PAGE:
French port machinery and crane operators launched rolling strikes starting April 14, slowing traffic at “autonomous ports,” France’s seven largest commercial ports. They are protesting privatisation plans, announced on April 8 by Transport Minister Dominique Bussereau, which aim to boost profitability and competitiveness with other major ports in Europe. Longshoremen, whose jobs were privatised in 1992, struck in solidarity.
The bill proposed by the government allows for six months of negotiations between trade unions, state agencies, and private shippers such as CMA-CGM to determine the precise contents of the law. Confident that the trade unions would ultimately collaborate with the government, Bussereau told France3 Television, “There will be discussions port by port, job category by job category. We’ll stitch it by hand. But our trade unions know well that our ports have to move.”
The CGT (General Confederation of Labor) union, which predominates in the ports, responded with calls for rolling strikes on one day each week starting on April 14. By April 18, significant back-ups were developing. Some 33 vessels and all petroleum, mineral and containerised traffic were blocked in Marseille, France’s largest port. Unloading of containerised traffic had ceased in Le Havre and Rouen, the ports nearest Paris. On April 20, the CGT called off the strike, saying that it would instead call for a one-day nationwide strike on April 23, when the proposed privatisation law was presented to the council of ministers.
After the April 23 strike, the CGT called for a return to work. Workers ultimately returned to their jobs, with 43 vessels (largely tankers and chemical freighters) stuck in the Marseille port, whose container terminals were threatened with “complete blockage,” according to Marseille-Fos Maritime Union President Marc Reverchon. Strikes continued in Le Havre and Nantes-St. Nazaire over the weekend of April 26-27, but work seemed to have largely returned to normal by the beginning of the week.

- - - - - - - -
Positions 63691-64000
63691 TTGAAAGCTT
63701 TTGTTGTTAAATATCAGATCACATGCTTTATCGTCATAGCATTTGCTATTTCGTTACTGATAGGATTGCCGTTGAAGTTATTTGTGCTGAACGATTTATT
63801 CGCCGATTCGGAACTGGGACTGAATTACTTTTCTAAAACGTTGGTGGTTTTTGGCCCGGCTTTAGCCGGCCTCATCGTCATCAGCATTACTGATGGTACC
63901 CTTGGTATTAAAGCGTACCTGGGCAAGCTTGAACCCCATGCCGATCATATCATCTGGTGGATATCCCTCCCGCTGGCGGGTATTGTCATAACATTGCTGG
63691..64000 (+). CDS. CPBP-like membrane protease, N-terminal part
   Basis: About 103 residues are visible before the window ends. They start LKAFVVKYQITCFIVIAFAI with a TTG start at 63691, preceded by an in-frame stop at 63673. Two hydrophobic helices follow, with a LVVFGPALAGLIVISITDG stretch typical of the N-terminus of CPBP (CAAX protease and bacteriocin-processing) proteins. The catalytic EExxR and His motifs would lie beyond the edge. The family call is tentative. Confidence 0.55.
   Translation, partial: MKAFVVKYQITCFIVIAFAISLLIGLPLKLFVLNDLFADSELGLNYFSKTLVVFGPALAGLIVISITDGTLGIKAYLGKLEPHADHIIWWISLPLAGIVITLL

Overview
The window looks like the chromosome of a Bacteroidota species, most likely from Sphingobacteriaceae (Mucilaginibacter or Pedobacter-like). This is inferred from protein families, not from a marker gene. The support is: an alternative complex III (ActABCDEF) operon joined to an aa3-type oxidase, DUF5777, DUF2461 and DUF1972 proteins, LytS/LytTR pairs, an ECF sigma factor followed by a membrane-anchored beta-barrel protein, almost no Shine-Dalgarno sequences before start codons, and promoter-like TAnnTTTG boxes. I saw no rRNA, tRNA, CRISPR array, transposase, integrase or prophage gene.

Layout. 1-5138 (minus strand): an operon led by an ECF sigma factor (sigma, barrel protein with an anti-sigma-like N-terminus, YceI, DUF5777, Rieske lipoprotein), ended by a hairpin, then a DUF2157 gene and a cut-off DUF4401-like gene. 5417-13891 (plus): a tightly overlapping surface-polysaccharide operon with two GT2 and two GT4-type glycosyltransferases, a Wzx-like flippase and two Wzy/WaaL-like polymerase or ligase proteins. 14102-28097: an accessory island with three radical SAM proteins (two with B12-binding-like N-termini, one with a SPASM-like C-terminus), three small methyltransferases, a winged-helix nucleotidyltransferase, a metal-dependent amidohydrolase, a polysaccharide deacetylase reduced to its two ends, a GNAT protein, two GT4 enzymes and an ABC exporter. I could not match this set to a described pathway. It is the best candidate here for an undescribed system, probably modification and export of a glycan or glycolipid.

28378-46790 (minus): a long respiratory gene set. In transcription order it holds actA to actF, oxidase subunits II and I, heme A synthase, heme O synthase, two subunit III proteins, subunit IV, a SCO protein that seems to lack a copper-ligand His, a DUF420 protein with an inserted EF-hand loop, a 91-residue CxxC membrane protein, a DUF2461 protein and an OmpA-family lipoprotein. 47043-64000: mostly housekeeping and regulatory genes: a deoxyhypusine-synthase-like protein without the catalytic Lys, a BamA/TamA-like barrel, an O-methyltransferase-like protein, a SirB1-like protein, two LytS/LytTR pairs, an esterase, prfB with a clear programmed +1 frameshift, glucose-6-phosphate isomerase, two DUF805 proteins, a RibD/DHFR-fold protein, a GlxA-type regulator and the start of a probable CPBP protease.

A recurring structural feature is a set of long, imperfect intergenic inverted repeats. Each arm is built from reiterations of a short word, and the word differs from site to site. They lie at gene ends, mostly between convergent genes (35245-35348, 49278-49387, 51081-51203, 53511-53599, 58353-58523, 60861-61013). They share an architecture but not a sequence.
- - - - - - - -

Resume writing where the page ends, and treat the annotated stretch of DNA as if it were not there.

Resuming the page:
Having acted to prevent these potentially extremely powerful strikes from developing into a mass movement against privatisation, the CGT issued an official statement on April 24, denouncing the reforms as “not socially, ecologically, or economically responsible.” It concluded: “Privatising port equipment and installations, and the positions of the workers who run and maintain them, is unacceptable. It must and it can be corrected! The President of the Republic himself has been warned. He can still correct the aims of the bill, taking out privatisation of equipment and personnel.”
In its effort to justify its sabotage of the strike, CGT is shamelessly peddling the crudest lies. One must recall a few elementary facts: President Nicolas Sarkozy is deeply unpopular. The collapse of his public support to less than 30 percent reflects deep popular hostility to his programme of social cuts. The idea that the CGT would somehow convince Sarkozy to scotch port privatisation plans is ludicrous.